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Brand You Magazine > All Posts  > Being Made Redundant While Eight Months Pregnant Saved Me

Being Made Redundant While Eight Months Pregnant Saved Me

Being made redundant while eight months pregnant was a shock.

Here’s how it changed Georgia’s life as she pursued to live her dream of becoming an artist.

3 Years, 2 Babies, 1 Solo Show

I’m sat in the boardroom, the yellow lights flicker and buzz above me. I’m waiting for it to begin. A little kick comes from inside my tummy, it always makes me smile when my baby kicks but not this time. This time it sparks fear as my redundancy meeting begins.

They awkwardly slurp tea and offer biscuits as we flick through powerpoint slides. I’m eight months pregnant, I don’t have the energy or the will to fight this and they know it, I just want it to be over.

A few months later I’m sat in bed with my brand new baby.  She’s adorable of course and I’m soaking in every eyelash and tiny fingernail. It’s early morning and my husband is frantically looking for an ironed shirt, my old ‘go to’ grey office dress peeks out of the wardrobe and I’m reminded that I’m going to need to job hunt in six months time.

“The thought fills me with dread.”

Squeezing back into that grey dress and doing all the chit chat for another shitty office job I don’t even want. I want to paint, but you can’t just paint pictures and sell them for a living. Can you?

Surely that’s for the elite and the retired, but then I started researching, and the more I googled the more examples I found of incredible women who had kids and were full time artists and I thought, well if they can do it, so can I. I knew I wanted to paint, I’d always had this pull for it from the pit of my stomach which I couldn’t explain. I studied Illustration at University but that didn’t ‘scratch the itch’ if that makes sense. All my inspiration boards were filled with painters not illustrators. I used to think to myself, ‘I cant wait to get old and retire so I can spend my days painting.’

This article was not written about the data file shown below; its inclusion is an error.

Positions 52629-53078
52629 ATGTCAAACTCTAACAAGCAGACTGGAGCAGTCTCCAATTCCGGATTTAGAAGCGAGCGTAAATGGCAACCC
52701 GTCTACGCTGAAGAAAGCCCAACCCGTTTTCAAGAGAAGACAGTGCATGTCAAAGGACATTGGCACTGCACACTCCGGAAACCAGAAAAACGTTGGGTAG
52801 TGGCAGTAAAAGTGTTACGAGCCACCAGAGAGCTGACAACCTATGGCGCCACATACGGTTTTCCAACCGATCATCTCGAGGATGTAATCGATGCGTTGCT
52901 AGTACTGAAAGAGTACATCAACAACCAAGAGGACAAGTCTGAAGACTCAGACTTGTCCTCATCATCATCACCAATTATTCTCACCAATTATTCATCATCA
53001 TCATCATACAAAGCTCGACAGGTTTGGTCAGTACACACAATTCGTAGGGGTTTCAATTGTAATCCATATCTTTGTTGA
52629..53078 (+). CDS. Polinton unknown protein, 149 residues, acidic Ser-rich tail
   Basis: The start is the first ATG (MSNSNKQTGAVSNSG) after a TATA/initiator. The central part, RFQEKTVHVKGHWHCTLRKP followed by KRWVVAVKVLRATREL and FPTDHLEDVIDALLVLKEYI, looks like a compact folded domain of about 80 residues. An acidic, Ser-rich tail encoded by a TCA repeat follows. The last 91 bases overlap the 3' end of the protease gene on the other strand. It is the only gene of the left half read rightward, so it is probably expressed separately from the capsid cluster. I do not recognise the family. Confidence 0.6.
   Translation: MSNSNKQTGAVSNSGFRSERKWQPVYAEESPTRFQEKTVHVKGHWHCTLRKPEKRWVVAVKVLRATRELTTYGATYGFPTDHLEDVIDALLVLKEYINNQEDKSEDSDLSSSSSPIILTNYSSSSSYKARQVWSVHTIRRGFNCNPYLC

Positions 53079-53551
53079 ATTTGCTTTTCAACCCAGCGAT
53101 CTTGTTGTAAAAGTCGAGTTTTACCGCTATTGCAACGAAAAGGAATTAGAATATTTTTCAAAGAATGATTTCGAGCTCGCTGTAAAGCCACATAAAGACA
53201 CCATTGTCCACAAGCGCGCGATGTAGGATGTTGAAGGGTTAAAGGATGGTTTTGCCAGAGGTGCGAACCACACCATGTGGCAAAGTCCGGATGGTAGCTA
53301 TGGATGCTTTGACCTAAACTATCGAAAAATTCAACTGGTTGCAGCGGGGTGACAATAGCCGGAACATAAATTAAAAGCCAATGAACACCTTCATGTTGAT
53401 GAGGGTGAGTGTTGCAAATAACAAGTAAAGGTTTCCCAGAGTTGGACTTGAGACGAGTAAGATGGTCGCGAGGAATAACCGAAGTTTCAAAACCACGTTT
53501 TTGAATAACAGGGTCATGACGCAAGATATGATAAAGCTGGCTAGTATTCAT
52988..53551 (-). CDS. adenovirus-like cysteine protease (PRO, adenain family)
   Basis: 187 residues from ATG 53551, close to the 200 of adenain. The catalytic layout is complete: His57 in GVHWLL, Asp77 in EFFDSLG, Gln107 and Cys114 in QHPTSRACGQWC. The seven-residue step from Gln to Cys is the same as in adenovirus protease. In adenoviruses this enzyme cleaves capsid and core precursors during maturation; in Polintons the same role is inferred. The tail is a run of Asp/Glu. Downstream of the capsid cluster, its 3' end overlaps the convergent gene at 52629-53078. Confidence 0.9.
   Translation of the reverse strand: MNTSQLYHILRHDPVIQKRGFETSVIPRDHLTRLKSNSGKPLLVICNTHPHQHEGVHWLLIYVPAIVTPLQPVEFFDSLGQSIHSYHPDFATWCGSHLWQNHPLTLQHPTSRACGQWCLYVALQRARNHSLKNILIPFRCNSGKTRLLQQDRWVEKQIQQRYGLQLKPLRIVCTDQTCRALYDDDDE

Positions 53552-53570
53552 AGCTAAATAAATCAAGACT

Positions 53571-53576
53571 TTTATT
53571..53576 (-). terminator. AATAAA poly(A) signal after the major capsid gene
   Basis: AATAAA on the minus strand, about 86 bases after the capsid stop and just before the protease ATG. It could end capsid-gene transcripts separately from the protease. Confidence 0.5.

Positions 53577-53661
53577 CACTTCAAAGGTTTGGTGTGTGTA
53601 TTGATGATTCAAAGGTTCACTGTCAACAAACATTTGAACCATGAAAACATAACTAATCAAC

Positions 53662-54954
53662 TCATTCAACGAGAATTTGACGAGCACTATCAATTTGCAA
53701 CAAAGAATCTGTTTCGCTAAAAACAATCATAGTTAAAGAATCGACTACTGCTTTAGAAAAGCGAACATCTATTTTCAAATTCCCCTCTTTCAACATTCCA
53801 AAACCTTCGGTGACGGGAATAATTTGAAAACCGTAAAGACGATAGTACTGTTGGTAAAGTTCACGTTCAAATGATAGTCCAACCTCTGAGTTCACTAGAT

Well, something about having a baby and being made redundant lit a fire in me, reminding me that there’s no time like the present so I best get started.

When Libby was three months old, I arranged some weekly childcare hours (thanks to my amazing family) where I would go and paint for five hours, twice a week. It felt audacious, it felt scary, it felt completely indulgent and selfish. Oooh the guilt I carried, making paintings which had no destination felt completely pointless at times but I also knew this was my final shot. If Libby got to school age and I still wasn’t making any money at painting then I’d have to find a ‘proper job’. It HAD to work.


There was just one problem… what on earth do I paint?!

So, I took painting courses and listened to podcasts, worked during baby nap times and in the evenings. I relentlessly read about artists, galleries, selling, making art and kept making and creating, trusting that the work would get better. Being braver each time. Following those nudges of what I love in a certain painting and why I didn’t like other things I’d made. Tweaking and pushing the work, having the courage to continually show up, even when I was creating an ugly mess!


Money was tight, I was choosing between baby clubs or my website being live each month (a website which wasn’t even selling anything).

My dad and I learnt how to make frames as I couldn’t afford to buy them. Then I paid for a coaching session (I could only afford one) and she propelled me forward with the confidence and reassurance she gave me, she helped me drop the guilt!